outcomes, progress rate, and pupils’ behavior.
Variety of outcomes
All the pupils from the five participating schools completed a product that
included four elements: an almost-finished model, ladder diagrams (A programming language used in Programmable Logical Controllers) at various
stages, documentation of the construction process, and writing the introduction for the book project. Compared to the teachers’ initial expectations,
the pupils achieved high-level products.
Table III demonstrates that most of the pupils completed the camp with
a high rate of progress.
Figure 1 shows evidence of the unique work every pupil succeeded in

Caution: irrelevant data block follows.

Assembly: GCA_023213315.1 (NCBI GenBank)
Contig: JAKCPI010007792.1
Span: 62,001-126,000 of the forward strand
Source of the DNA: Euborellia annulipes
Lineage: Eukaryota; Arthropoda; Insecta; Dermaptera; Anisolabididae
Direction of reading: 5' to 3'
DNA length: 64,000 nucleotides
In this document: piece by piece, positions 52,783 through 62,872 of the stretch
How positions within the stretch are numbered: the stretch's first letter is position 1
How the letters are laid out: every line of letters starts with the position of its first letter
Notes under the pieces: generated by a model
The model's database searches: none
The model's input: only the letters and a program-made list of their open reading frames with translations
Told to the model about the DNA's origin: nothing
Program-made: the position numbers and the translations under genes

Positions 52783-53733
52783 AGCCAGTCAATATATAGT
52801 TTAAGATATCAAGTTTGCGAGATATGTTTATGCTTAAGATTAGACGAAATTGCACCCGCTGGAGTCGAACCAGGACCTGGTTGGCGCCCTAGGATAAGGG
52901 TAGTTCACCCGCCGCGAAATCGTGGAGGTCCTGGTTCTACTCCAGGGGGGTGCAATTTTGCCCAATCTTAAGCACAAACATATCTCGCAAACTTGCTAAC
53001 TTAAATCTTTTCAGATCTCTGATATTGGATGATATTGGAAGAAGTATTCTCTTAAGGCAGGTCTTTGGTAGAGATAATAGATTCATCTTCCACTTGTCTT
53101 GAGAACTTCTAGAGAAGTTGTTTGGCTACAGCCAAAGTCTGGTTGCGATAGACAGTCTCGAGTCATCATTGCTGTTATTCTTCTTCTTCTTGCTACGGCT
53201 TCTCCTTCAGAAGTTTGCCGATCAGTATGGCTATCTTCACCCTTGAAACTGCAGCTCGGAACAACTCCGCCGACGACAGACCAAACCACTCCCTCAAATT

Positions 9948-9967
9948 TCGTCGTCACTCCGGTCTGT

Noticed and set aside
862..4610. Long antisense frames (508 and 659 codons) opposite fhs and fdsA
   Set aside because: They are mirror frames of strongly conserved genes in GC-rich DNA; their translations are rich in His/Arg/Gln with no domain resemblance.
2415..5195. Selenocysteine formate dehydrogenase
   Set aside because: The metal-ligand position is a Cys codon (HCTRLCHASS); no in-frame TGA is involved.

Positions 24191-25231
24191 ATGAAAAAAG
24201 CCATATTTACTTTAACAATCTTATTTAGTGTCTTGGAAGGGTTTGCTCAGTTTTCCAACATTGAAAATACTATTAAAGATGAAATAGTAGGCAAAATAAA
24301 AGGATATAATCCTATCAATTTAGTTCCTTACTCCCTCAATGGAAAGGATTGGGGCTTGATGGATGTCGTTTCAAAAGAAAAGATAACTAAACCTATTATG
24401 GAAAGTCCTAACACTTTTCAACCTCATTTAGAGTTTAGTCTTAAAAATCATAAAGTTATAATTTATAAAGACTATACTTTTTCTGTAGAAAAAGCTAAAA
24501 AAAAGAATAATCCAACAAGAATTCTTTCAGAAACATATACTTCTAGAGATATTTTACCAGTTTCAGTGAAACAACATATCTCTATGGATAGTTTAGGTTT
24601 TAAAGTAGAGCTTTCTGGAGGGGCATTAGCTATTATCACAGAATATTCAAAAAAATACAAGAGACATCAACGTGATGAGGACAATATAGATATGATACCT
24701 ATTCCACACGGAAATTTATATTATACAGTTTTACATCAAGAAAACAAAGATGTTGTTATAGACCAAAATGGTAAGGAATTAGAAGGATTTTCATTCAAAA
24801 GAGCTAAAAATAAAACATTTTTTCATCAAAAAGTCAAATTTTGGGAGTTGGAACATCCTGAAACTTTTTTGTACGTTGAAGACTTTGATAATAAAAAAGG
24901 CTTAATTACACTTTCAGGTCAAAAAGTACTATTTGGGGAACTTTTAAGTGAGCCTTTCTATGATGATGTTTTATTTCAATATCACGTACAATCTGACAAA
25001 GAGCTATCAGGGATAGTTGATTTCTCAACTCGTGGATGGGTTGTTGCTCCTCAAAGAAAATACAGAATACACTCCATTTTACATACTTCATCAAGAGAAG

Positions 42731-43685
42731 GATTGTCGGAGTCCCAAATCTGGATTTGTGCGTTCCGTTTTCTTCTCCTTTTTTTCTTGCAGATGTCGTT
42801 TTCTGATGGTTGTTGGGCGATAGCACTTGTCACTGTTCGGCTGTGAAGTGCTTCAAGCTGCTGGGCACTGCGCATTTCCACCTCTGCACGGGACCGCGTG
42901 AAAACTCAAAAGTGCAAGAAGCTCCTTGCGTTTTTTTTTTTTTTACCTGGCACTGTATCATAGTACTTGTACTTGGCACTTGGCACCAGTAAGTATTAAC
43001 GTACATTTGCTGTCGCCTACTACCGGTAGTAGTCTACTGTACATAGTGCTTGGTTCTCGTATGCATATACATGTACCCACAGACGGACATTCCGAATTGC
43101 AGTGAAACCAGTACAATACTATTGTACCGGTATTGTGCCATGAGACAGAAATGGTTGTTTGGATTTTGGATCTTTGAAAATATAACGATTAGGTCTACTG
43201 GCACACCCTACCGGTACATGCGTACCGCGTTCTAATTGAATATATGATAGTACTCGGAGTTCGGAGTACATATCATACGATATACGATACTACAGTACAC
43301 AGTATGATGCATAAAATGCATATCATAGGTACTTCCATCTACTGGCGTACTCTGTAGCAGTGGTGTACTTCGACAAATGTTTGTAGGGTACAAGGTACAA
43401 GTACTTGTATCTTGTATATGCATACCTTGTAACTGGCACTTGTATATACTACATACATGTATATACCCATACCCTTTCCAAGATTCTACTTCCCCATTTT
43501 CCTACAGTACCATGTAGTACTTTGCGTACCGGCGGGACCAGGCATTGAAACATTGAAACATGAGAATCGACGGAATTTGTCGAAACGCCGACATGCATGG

achieving during the camp and during the 12th grade.
These findings show that pupils achieved the camp goals. In the
affective domain the PBL excited the pupils. Their motivation to learn,
their discipline and their willingness to work on their projects longer
hours indicate that they behaved like high achievers. In the cognitive
domain, the pupils were brought to understand control concepts and
applied them in the ladder diagrams. All ladder diagrams were more
complex than the requirements of the matriculation examinations at a 3 point
(regular) level. Some of the projects were fit to the requirements of the
Rate of progress

Total No. of Pupils
Completed model
A beginning of the ladder diagram
Partly documented control systems
Partly written introduction













Figure 1b. Car washing machine.

Figure 1. Various projects.

Figure 1c. Glasshouse.


Figure 1a. Packing machine.